November 6, 016 -- Kent Farrington knows all about teamwork, having earned a team bronze at the 2014 World Equestrian Games and a team silver at the Rio Olympics.
But when it comes to the elemental team, a man and his horse, Kent really shows what stardom is all about, as he did last night in winning the $250,000 Longines FEI World Cup™ Jumping Lexington with the sensational Voyeur.
Together, the two are practically a centaur, moving as one to make the most of every stride while they share a goal and determination. They took the CP National Horse Show's feature for the second year in a row, producing turns and cuts that put them in a different category from the other 13 pairs who qualified for the tiebreaker at the Kentucky Horse Park.
The performance left the event's largest audience of the week breathless, but fans had to hold their breath only for a rip-roaring 36.93 seconds, a mark no one else in the tiebreaker would even approach in combination with a clean round. From start to finish, Kent and the 14-year-old Dutch warmblood were in command of their goal.
“I was really hungry to win something tonight,” Kent explained after the competition, a qualifier for the Longines FEI World Cup™ Jumping Finals in Omaha, Neb., next spring.
“I hadn't won anything this whole show. I don't think anyone even knew I was here. Last week in Washington, I also didn't win, I knocked one down in the jump-off,” he said ruefully.
“I was looking for redemption, to say the least. My plan was to be super-aggressive in the jump-off and try to make everyone chase me after that. I thought my horse was fantastic. He's also a speed specialist and I just try to keep him under control toward the end of the course, so he doesn't get running too fast.”
Only two other riders in the jump-off broke the 40-second barrier, but both had jumping penalties. Those who came closest to Kent in the placings didn't even try to match his mark.
Callan Solem, fourth to go in the jump-off, knew who was behind her (Kent was set to go two slots later) but just produced a tidy trip with no faults in 40.69 seconds on VDL Wizard to be the runner-up.
“I couldn't have made a plan that would have beaten him tonight,” said Callan, who was the highest-placed American, seventh, at last spring's Longines FEI World Cup™ Jumping Finals in Sweden.
For her part, Molly Ashe Cawley, third on the 16-year-old Carissimo in 45.86 seconds said, “I was nervous to do the inside turn from (fence) one to two (the CP vertical to the Longines oxer),” a key component of Kent's victory.
“I didn't know if he would jump it at this stage of the game,” she said of Carissimo.
“It was a big enough oxer off a tight enough turn...so I played it safe and went quick around.” With a nod to Callan and Kent, she noted, “I wasn't going to outrun them.”
As well as giving him a $69,606 paycheck, the victory kept Kent in first place on the Longines FEI World Cup™ Jumping North American League's Eastern sub-league with 62 points, 20 more than Audrey Coulter, who did not make the jump-off. Third on 36 is Lauren Tisbo, 10th at the National with Corlandolo di Ribano, while Jonathan McCrea (fourth on Aristoteles V) is also fourth in the overall standings, one point ahead of Charlie Jacobs (11th on Cassinja S). Hardin Towell, who had a fall when S.F. Ariantha refused in the jump-off, is sixth with 28.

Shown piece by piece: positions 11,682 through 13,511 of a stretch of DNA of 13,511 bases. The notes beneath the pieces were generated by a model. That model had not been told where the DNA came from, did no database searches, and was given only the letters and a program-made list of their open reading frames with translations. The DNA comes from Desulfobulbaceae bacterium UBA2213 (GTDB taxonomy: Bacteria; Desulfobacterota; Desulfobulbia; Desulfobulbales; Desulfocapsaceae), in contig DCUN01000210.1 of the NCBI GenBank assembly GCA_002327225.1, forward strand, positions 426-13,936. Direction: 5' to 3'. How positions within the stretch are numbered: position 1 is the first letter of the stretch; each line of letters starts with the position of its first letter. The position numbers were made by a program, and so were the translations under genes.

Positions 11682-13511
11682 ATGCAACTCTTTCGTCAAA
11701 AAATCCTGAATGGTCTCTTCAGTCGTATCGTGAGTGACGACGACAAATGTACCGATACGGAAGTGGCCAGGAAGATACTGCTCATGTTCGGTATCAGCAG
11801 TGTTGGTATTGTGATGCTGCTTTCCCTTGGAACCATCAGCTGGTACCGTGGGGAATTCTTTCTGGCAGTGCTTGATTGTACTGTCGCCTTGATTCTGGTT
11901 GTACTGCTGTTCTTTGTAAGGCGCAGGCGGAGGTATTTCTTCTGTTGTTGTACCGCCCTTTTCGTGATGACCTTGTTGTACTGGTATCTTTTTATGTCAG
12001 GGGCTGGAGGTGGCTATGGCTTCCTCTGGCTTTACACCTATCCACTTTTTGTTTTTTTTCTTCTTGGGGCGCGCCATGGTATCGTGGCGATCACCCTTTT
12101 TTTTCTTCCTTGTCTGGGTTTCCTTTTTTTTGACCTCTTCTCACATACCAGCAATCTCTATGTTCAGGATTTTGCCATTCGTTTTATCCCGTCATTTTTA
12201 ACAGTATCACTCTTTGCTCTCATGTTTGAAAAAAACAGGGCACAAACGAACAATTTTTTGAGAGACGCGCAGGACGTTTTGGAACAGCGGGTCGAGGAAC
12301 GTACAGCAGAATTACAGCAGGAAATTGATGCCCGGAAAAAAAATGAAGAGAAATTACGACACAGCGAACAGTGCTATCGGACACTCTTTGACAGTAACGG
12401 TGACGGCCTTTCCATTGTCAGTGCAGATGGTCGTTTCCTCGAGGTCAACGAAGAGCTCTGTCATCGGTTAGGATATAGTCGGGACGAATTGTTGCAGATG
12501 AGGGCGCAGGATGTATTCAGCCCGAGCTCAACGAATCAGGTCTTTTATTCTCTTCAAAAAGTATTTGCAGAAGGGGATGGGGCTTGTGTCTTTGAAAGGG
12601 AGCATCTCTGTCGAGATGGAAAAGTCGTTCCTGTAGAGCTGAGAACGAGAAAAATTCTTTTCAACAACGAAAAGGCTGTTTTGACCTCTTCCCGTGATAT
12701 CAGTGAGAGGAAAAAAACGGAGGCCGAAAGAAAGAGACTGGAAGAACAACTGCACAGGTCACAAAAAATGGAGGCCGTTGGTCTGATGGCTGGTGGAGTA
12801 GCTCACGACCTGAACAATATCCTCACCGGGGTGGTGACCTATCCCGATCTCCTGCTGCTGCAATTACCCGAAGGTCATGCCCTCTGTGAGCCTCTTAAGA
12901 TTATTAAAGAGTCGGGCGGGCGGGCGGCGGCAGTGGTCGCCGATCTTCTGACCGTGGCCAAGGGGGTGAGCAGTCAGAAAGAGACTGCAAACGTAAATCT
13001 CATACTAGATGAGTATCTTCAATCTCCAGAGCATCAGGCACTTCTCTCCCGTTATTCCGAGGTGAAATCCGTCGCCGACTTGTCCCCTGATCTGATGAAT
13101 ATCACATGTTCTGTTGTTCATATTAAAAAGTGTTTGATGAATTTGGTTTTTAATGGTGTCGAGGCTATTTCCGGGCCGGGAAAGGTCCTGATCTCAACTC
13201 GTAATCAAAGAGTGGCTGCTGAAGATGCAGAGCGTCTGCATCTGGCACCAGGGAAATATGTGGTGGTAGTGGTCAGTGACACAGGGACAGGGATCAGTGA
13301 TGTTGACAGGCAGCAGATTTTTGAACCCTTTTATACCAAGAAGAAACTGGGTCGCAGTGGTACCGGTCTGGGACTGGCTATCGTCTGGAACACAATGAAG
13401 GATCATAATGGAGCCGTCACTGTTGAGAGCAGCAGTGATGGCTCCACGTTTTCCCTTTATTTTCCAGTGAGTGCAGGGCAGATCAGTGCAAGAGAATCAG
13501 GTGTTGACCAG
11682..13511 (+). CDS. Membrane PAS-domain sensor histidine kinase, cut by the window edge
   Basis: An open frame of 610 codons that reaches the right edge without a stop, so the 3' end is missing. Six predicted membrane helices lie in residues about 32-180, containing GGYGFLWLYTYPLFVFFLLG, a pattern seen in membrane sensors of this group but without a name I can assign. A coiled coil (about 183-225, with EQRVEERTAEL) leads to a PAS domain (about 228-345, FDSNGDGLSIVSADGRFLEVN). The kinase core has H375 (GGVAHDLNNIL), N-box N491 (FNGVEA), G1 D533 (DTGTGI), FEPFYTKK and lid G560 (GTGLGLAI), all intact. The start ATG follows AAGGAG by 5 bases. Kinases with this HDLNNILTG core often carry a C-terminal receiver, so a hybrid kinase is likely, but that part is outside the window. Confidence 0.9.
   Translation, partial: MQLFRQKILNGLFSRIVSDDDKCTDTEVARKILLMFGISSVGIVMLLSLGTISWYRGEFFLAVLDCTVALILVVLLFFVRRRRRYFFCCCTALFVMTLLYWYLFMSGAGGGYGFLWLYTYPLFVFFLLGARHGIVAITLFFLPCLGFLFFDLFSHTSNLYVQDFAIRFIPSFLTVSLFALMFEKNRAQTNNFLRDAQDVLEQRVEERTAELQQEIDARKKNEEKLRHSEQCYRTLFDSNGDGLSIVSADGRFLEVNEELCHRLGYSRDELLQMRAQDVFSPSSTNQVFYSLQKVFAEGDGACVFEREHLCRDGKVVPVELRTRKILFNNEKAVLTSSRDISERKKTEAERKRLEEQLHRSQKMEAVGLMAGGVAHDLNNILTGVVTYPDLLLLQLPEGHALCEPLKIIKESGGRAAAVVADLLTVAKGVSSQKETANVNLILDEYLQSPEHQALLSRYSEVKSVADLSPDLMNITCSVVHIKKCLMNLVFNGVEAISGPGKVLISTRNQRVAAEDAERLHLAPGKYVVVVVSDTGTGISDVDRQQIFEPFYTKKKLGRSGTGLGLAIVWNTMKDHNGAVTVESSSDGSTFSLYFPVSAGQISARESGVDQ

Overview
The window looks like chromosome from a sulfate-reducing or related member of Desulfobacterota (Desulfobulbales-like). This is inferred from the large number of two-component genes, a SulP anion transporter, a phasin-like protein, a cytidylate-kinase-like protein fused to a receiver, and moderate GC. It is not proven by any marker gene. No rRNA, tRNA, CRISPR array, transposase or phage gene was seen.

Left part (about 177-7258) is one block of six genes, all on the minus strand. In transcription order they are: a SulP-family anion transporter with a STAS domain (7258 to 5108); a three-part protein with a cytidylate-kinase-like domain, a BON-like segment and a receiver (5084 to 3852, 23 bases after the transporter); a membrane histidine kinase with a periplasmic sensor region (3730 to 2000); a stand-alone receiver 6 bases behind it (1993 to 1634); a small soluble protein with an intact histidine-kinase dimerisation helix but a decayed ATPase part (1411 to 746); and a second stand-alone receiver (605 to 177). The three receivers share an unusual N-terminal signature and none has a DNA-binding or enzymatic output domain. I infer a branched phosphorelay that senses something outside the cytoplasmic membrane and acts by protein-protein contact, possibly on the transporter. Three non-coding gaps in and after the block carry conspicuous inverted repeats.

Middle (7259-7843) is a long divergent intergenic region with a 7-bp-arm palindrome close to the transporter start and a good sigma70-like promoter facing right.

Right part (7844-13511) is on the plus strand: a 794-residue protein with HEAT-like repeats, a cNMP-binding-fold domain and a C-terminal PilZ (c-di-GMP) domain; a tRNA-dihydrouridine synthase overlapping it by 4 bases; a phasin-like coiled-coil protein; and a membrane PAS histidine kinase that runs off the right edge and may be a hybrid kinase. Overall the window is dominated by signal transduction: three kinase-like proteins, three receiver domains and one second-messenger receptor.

Asked whether he is planning to go to the finals, Kent said he will only compete if he has the right horse for the job, knowing the demands from his previous Cup appearances. He doesn't feel that format would be right for Voyeur. Something should work out, however, since he is juggling a magnificent string of horses, managing them with the meticulous care for which he is known. Next weekend, he takes Creedance to Canada's Royal Winter Fair for the Longines FEI World Cup™ Jumping Toronto, while Voyeur rests up for end-of-season outings at Paris and Geneva.
Watch this video to hear what Kent had to say about that. Click on the right-pointing arrow.
Course designer Michel Vaillancourt was surprised so many of the first-round tests he laid out in the Alltech Arena looked easy for 14 entries, when he thought only eight to 10 would go clean. He and the riders noted the footing is such high quality it had almost a trampoline effect, enabling horses to jump at their best. But after a first round in which more than 25 percent of the 40 competitors were fault-free, the $250,000 Longines FEI World Cup™ Jumping Lexington switched into high gear for the jump-off.
The tiebreaker was a different story, complete with refusals and knockdowns. Only the top three were fault-free; Jonathan McCrea had two time penalties for his cautious trip, and the others below him in the rankings had more problems. McLain Ward was expected to give Kent a run for his money and indeed, he had a decent time in 38.19 seconds with the magnificent HH Azur, but a rail at the fourth of nine fences put him in fifth place.
It was nice, though, to see McLain standing next to his friend Kent as the jump-off continued, offering moral support while the leader watched rival after rival falter.
The evening was a huge success from the standpoint of both spectators and participants. Marty Bauman, who was in charge of the press conferences, noted the establishment of the Longines FEI World Cup™ Jumping North American League and “Longines' presence here at this horse show and all the qualifiers has really taken it up to another level.”
He thanked Longines for “all they do, not just for this horse show, but for show jumping and equestrian sport worldwide. Longines does not just come in and give us a check and sponsor the event. They really work with us, they provide the timing, they make the competition better, they make the event better.”